Friday, July 7, 2017
The whites of their eyes
It was at the Battle of Bunker Hill in June of 1775 that the famous order "Don't fire until you see the whites (or color) of their eyes" entered the American phrase-book. It is unclear who first gave the order; most attribute it to either (or both) Col. William Prescott or Israel Putnam. Some accounts append to the order another directive: "And aim low!" It is also unclear as to WHY the order was given. Some suggest it was to save ammunition; others assert it was simply to increase accuracy or effectiveness. Regardless of who uttered the phrase, or WHY, one thing is apparent. Warfare, even in the 18th century, was primarily a face-to-face matter (although the introduction of artillery was beginning to change that). Battling from a distance is a more modern "innovation".
This "'collision" of different philosophies of engagement in war is brought to the fore in the current block-buster movie: "Wonder Woman." As the title character begins her quest to save humanity, she finds herself amongst a collection of "interesting" companions, one who is (ostensibly) a sniper, able to take down an enemy combatant from a long distance.* Wonder Woman asks, incredulously, " You can't see their face?" The implication is that there is no honor in such a killing.
One of the philosophies of warfare, of course, is to cause the most damage to the enemy with the least damage to one's own forces. The use of snipers, or any sort of long-range weaponry, helps meet that goal. And we've clearly seen that in play over the last century's battles/wars, whether it is carpet bombing, napalm or nuclear weapons. In some ways, it seems to me, this has become almost the "norm" in waging war. But, it comes at a price.
That "price" came to light for me the other evening as I was watching the 2015 drama "Eye in the Sky" starring Helen Mirren (and featuring Alan Rickman -- "Severus Snape" in the Harry Potter series -- in his last role before his death). IMDb describes the film: "Col. Katherine Powell, a military officer in command of an operation to capture terrorists in Kenya, sees her mission escalate when a girl enters the kill zone triggering an international dispute over the implications of modern warfare." Part of the "dispute" has to do with at the common ethical dilemma of whether it is better for one innocent person to die if it will prevent many more from dying. But the point related to the "price" to which I referred above has to do with the effects of drone warfare -- especially precision-strike drone warfare.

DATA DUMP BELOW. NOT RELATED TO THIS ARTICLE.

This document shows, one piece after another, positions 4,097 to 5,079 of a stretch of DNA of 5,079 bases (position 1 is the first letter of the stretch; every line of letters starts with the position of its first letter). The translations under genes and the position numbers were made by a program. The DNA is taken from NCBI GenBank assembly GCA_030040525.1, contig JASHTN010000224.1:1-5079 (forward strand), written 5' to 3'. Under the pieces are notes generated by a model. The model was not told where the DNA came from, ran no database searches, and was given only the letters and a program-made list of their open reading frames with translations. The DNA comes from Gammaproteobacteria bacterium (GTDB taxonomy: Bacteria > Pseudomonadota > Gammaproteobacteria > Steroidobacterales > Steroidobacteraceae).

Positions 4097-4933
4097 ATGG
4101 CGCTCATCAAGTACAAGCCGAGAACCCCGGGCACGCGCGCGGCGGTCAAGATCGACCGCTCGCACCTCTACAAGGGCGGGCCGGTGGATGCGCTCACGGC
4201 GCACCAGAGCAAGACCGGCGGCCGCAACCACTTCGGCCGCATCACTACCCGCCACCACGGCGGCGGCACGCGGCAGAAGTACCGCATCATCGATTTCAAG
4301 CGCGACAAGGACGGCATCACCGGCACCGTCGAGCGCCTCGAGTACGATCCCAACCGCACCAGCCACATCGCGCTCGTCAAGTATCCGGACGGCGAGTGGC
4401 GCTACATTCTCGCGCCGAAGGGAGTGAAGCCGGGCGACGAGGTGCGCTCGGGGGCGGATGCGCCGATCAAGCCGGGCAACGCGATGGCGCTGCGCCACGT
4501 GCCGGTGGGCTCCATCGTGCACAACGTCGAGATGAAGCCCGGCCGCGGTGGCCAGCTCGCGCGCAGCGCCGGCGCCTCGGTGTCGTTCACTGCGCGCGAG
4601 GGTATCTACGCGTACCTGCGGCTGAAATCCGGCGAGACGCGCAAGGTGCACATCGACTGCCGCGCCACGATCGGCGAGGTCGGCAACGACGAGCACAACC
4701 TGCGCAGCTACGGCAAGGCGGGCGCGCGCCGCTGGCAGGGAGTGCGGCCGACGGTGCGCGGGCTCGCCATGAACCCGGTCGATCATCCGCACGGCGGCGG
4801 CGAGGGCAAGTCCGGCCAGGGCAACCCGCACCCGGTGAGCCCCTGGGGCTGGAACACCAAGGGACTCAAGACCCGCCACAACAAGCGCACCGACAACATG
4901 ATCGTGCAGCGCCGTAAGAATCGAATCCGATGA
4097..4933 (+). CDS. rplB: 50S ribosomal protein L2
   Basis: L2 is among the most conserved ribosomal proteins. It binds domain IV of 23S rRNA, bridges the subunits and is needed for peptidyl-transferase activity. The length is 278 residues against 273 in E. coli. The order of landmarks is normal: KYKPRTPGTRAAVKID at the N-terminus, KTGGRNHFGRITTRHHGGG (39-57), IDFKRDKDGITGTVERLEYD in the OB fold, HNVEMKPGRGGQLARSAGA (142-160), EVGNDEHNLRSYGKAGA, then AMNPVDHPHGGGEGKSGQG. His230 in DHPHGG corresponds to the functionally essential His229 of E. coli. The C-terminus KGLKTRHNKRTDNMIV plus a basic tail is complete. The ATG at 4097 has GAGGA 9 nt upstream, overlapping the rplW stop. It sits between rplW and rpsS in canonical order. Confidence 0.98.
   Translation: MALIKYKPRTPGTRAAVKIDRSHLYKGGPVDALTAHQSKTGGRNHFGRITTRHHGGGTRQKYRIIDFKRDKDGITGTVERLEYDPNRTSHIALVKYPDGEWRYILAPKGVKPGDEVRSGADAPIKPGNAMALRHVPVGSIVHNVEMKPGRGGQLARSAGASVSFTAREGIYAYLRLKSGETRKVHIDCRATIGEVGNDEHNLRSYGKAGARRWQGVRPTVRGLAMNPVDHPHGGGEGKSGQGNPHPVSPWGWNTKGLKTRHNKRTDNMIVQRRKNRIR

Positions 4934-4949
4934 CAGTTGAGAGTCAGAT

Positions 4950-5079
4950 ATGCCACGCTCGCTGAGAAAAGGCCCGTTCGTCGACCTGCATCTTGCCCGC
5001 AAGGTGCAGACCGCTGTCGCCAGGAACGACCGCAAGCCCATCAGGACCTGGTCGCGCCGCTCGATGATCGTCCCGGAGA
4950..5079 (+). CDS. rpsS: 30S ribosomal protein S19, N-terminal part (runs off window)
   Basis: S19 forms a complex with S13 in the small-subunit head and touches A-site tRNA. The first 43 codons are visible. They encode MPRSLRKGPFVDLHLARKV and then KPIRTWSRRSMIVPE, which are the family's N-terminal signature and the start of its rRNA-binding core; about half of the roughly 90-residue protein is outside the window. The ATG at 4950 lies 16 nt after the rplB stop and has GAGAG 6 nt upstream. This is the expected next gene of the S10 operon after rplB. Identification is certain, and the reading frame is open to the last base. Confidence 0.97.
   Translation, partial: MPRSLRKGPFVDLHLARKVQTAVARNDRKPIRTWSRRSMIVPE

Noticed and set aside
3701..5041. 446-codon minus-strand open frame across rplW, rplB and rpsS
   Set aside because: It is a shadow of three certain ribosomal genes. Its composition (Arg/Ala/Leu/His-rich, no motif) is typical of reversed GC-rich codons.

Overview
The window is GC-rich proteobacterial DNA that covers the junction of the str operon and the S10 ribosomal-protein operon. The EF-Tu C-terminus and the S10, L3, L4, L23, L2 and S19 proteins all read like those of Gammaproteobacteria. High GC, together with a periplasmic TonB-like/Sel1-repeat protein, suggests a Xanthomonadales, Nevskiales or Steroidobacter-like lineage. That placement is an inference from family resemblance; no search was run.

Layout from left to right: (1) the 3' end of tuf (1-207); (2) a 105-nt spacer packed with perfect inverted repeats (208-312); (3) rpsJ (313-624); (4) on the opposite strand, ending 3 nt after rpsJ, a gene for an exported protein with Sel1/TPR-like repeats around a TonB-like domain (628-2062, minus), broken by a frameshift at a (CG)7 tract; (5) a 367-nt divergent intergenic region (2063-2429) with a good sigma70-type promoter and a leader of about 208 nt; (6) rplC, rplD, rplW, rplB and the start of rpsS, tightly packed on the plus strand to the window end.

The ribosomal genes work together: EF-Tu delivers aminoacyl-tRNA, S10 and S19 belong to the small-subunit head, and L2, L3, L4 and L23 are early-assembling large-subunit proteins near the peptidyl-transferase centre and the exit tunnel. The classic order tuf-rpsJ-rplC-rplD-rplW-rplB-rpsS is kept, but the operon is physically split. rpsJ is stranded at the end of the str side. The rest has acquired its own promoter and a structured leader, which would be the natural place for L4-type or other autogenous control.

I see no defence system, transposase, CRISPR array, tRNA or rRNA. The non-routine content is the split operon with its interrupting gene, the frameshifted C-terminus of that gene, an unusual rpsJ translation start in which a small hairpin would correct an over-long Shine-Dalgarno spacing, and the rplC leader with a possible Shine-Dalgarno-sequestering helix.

Hopefully without spoiling the film, the two "pilots" of a drone are put in the position of seeing the direct effect of their following of orders . . . even though they are piloting the drone from thousands of miles away. No longer was it simply killing-from-a-distance (which, of course it was), but the technology allowed them to almost "see the whites of [the victims'] eyes", and they were traumatized by what happened. What that suggests to me is that we may have become incredibly de-sensitized to the realities of taking lives -- whether in battle or on the "mean streets" of the US. And, when we are brought face-to-face with that, we are ill-equipped to deal with the psychological/spiritual effects.
We cannot go backwards in the practice of war; we cannot return to swords and bows-and-arrows. But, perhaps, when we look in the mirror and see the whites/colors of OUR eyes, we can recognize that the price of war -- for whatever reason -- means that the eyes of others, often innocent others, are closed forever. Closing our eyes to that reality puts our souls at risk.
* I was surprised to see an article in the Denver Post recently about a Canadian sniper who hit his target from a distance of over 2 miles!